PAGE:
CFO: I would say the biggest moat for us though or the real differentiator that creates the stickiness is the data sharing…And by the way, we’re the only one doing data sharing the way we’re doing it. People talk about data sharing, but they’re really not doing the same thing…There are some companies out there that talk about data sharing, but they’re really transferring the data. We don’t transfer the data. we continue to keep that in our Snowflake instance…Security and governance is the number one thing, but also cost because you’re only storing it once, it’s a huge benefit.

We coexist with Databricks in many, many accounts. I think they do really well on the data science side. They don’t have the data sharing capabilities. But what really distinguishes us from all of those is the simplicity of use in that you do not need to be a technical – have a lot of technical skills to be able to use Snowflake, unlike those other products out there.

4.) This is a very opportune time for SNOW to continue to acquire companies that speed up their product development on the cheap!
Here, the CFO says they spent $200M for Applica, but it was valued over $600M before the recent market crash.

CFO: It’s about $200 million for the company.
By the way, that was the company, a while ago was looking at valuation of $600 million in pre-money funding. So there’s a lot of those companies out there right now that thought they were worth $600 million, $700 million that are now entertaining $100 million to $200 million to buy them.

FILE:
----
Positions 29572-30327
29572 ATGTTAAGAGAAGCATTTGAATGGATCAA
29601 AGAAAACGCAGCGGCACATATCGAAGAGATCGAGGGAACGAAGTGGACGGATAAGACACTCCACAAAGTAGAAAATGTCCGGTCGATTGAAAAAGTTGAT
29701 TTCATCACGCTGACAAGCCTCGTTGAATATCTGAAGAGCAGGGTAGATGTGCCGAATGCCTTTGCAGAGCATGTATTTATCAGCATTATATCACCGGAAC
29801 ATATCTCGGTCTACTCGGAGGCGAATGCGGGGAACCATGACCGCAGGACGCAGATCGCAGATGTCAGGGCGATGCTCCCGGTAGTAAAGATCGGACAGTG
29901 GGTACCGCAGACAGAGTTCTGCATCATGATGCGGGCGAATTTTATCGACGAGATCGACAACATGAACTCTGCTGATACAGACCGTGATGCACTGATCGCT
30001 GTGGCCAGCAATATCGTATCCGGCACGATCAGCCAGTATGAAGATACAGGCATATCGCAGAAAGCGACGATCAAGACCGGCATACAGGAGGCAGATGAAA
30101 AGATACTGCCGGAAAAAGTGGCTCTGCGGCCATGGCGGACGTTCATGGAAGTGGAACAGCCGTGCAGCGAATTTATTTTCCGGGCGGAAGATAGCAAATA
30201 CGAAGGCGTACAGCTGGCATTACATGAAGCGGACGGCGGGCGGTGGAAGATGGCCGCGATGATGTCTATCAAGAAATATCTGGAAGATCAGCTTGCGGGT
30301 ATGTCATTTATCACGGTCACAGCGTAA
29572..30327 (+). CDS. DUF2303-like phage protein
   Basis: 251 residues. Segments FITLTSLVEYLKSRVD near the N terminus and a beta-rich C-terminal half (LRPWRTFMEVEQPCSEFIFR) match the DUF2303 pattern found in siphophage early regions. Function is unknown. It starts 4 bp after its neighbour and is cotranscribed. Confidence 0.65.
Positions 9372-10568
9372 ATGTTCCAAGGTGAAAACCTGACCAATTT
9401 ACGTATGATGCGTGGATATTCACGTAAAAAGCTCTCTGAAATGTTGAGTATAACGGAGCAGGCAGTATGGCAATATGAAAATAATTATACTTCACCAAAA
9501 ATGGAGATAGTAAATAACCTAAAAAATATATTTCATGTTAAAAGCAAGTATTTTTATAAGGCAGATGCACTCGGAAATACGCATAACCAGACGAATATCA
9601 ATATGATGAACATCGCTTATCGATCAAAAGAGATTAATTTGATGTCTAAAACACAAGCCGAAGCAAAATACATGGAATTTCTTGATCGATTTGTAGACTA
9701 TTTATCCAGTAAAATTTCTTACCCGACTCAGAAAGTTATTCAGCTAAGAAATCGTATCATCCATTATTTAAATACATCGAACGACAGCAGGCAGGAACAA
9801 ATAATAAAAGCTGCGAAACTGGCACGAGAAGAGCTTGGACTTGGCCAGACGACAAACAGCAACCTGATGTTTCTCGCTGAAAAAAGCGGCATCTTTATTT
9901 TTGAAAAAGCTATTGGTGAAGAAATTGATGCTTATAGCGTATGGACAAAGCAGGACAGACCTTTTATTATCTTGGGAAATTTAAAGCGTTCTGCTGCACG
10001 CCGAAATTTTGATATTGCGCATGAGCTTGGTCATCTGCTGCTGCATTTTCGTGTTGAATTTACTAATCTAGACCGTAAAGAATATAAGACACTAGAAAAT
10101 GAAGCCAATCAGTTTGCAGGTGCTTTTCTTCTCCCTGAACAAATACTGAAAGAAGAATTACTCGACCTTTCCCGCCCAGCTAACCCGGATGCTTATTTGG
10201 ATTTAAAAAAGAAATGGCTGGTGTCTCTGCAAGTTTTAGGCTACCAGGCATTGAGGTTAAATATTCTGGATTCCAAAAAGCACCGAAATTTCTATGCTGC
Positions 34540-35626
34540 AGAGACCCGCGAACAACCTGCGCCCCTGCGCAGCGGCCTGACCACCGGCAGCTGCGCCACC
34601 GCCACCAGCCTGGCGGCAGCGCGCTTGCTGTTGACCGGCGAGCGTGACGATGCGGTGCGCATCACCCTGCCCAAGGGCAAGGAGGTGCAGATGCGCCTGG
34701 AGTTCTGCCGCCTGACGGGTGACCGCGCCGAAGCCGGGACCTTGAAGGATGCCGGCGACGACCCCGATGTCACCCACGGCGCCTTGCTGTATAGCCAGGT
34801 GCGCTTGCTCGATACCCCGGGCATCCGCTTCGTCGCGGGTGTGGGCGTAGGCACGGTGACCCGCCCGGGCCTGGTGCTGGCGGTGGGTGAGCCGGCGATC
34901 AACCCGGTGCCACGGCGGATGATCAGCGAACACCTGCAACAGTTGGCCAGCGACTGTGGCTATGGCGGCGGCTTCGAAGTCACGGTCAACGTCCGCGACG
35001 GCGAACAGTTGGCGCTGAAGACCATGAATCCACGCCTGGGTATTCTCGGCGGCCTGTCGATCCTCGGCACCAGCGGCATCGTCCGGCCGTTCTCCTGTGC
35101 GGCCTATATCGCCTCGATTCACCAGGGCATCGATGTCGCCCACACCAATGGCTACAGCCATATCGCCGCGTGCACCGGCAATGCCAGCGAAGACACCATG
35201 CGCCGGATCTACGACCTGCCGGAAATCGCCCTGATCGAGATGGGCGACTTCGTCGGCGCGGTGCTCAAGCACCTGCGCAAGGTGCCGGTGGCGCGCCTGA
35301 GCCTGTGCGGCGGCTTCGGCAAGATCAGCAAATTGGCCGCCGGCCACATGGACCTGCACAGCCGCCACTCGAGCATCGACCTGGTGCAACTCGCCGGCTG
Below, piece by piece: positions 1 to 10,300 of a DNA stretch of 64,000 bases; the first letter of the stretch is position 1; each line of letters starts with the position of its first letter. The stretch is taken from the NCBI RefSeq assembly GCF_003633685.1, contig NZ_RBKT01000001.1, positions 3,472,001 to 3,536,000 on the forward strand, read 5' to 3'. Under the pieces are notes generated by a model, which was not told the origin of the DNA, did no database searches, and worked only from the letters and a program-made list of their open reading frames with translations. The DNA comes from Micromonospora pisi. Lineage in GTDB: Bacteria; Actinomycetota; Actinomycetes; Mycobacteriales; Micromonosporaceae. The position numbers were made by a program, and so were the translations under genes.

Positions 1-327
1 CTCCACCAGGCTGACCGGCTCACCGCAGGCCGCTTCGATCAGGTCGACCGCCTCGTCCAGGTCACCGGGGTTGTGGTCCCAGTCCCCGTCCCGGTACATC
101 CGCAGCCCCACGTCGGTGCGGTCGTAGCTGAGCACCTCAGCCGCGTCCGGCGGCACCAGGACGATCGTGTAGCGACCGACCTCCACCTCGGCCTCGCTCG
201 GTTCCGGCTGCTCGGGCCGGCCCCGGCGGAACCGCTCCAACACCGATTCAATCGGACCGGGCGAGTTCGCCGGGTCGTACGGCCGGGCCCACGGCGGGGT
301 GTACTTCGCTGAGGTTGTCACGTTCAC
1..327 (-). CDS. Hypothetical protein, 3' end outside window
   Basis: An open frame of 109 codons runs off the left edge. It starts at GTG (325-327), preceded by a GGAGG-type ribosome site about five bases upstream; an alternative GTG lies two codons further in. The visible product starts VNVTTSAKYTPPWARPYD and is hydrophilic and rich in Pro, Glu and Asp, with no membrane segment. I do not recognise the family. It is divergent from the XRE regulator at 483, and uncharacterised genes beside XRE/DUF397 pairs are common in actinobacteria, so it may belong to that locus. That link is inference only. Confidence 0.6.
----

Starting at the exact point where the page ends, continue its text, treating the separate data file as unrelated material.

5.) SNOW’s gross retention is revealed to be in the mid to high 90% (above 95%)

CFO: The gross retention is like – north of 95%. And I don’t even know at 97% maybe. I don’t – Jimmy is here. He knows the number exactly. So Jimmy, 97% gross retention, thereabouts? Around there.

6.) Now I thought this was a bombshell. Ever since it was revealed on the recent earnings call that SNOW does 80% of its business with AWS, it looks like MSFT executives have already reached out to SNOW to try to renegotiate better competitive pricing (cheaper costs) for SNOW!

CFO: GCP is the most expensive cloud for us to run and their pricing is not very good with GCP, where AWS gives us great pricing. We’re in the midst of renegotiating a contract with AWS. And I know Microsoft will follow…It’s funny, everyone was concerned last quarter that how can you guys be growing when Microsoft was seeing weakness, and that’s why I pointed out 80% of our business is in AWS. It was funny, that got – Microsoft execs to actually call us…

7.) I really do think the $10 billion revenue guidance for FY2029 is very conservative. The CFO confirms their guidance is solely based on the products available TODAY. And so that isn’t including Snowpark…Unistore… that native app development ecosystem in that grand plan.

CFO: What has to go right to get that $10 billion target that you have out there?
I will tell you, we can get that $10 billion with our product set today and the things we have announced already. When we do our forecasting, we forecast based upon historical consumption patterns of products that customers are using. We don’t forecast based upon new products, because you really don’t know until customers start to use it.

8.) Here, Slootman explains the iterations of SNOW 1.0, 2.0, 3.0. The idea that “cloud application development” is analogous to “mobile app development” in the iOS vs Android world made it very clear to me the massive opportunity that lies ahead for SNOW. Just think of all the ridiculous amounts of consumption that can take place on SNOW as a result.
CFO Scarpelli also hammered it home in his conference that the “real end game” of SNOW is the native app development ecosystem.